I have mentioned here before that the Reformed Presbyterian church we attend sings out of a Psalter exclusively. While we do not agree with this position known as Exclusive Psalmody (this exchange is helpful), we do believe in singing the word of God for His glory and our benefit.
This video clip is from Douglas Wilson's church which sings the Psalms but not exclusively nor without instrumentation. This particular song is from Psalm 119:169-176 (known as Psalm 119X). Lyrics are written out below so you learn your part and sing along. :)
Full post here: Psalms as Musical Ballast
Have the Psalter but not familiar with all the tunes? Use this site to play each Psalm's melody.
Before Thee let my cry come near,
O Lord; true to Thy word, teach me.
Before Thee let my pleading come;
True to Thy promise rescue me.
Since Thou Thy statutes teachest me,
O let my lips Thy praise confess.
Yea, of Thy word my tongue would sing,
For Thy commands are righteousness.
Be ready with Thy hand to help,
Because Thy precepts are my choice.
I’ve longed for Thy salvation, LORD,
And in Thy holy law rejoice.
O let Thine ordinances help;
My soul shall live and praise Thee yet.
A straying sheep, Thy servant, seek,
For Thy commands I ne’er forget.
Sunday, March 28, 2010
Wednesday, March 17, 2010
When we get everyone settled at the table, we grab, hopefully clean hands and we give thanks for the food that is about to be eaten. In our strange way of speaking English, we usually refer to this time as praying for the food. And the type of prayer offered is always one of thanksgiving unless you're the cook, and then it turns into a quick supplication, and please let it taste right, amen.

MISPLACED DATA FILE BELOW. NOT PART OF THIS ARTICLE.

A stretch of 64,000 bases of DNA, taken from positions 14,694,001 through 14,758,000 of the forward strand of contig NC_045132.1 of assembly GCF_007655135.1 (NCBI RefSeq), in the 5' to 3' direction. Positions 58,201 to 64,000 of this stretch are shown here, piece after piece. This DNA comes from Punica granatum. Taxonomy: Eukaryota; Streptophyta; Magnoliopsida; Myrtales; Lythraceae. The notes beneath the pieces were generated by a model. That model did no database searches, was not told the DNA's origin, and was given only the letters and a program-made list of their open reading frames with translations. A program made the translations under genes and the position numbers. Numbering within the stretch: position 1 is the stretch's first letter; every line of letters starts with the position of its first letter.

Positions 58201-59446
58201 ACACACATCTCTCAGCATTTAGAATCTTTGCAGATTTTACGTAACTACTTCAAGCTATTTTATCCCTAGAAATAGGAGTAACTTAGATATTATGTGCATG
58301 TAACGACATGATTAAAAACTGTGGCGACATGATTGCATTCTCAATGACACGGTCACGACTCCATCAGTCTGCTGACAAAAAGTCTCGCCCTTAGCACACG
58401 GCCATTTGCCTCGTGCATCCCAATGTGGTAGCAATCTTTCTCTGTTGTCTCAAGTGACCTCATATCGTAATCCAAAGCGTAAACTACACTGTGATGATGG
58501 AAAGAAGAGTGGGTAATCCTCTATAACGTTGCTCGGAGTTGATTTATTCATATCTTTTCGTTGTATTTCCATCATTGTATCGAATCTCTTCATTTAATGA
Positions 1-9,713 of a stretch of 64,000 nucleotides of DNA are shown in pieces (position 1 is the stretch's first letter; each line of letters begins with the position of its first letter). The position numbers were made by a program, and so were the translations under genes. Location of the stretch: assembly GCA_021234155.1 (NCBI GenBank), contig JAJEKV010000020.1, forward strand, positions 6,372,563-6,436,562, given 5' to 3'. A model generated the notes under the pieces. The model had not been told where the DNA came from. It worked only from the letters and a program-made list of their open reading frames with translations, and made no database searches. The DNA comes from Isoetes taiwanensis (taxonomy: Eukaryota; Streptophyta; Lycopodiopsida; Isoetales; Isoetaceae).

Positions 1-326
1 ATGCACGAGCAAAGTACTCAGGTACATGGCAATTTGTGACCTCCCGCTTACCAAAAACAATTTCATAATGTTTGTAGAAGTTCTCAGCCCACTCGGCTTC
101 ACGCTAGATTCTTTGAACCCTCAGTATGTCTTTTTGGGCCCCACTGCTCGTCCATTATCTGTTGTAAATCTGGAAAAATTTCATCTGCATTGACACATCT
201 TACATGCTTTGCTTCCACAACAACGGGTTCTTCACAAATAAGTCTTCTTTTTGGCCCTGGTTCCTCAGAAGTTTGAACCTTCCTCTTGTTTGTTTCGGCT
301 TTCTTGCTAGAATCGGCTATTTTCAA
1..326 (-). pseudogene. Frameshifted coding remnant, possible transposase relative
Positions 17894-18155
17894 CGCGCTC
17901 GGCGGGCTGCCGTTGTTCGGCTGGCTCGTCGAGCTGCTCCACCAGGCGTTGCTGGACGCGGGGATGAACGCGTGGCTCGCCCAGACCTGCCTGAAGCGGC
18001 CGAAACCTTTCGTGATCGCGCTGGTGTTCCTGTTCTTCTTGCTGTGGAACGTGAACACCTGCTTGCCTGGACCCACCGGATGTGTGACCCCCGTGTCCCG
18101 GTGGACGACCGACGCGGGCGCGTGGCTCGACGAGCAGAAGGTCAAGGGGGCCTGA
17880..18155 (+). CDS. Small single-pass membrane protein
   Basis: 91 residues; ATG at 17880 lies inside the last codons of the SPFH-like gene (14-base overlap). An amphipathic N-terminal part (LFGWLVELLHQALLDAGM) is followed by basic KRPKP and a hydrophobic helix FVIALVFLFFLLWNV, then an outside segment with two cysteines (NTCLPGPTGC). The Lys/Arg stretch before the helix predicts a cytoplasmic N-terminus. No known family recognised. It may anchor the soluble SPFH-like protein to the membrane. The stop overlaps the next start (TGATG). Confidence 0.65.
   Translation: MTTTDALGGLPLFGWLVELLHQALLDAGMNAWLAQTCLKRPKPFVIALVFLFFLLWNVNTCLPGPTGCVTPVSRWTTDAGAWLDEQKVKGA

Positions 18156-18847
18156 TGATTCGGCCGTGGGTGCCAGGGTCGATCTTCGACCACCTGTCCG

Giving thanks is of course popular in most every culture. Some like ours, even have national holidays to help us focus our thoughts. And around that time of year, Christians (rightly) lament that the world around us doesn't even acknowledge who they are supposed to be thanking. But since we're heading into the planting season, that's not the topic of this post.
Our traditions of giving thanks before a meal are often accompanied by uncertain rules. Do we have to pray over this granola bar we're having at the playground? Should we give thanks after we gone through the drive-through or does that only apply if we go in and sit? Do drinks count as food? If so, do you count each recommended glass of water chugged down throughout the day? Does the breakfast prayer include anything before 12:00 sharp? Whew, when did this praying for food get so complicated? Thankfully we have the Bible to help us focus on what is most important, being thankful for all of it. And again thankfully, we have pastors and teachers who instruct us in our application of the Word.
Sanctified by Word and Thanks
Teaching our children to rightly give thanks for the food (and drink) set before us is a biblical command, not a cultural norm. God's children should know the difference and love to honor it.
photo: my birthday cake from last week, baked by my visiting mom; it's angel food cake stuffed with chocolate cool whip. very thankful.
Saturday, March 06, 2010
For the last half a year I have periodically searched the web for someone critiquing Michael Pollan's books from a Christian worldview since they weren't titles that had made it to my husband's must-read list. The next best thing? Having someone like Douglas Wilson write his thoughts about the ideas and arguments Pollan makes regarding food, its evolution, production and consumption.
I'm always happy when someone smarter than me reads the same stuff that I do and writes about it. It makes me feel somewhat smart too. Like, at least I reading the same stuff that smart people read and I'm smart enough to know that I'm not very smart. (My mom says something like that all the time.
Start with Homeopathic Poison and then read the more recent posts in the Creation and Food label. And if you never heard of Michael Pollan or have never read his books, go read Wilson's posts anyway. They're more interesting then most stuff on the web.
*photo: now infamous celery patch in last year's garden. that's a joke of course.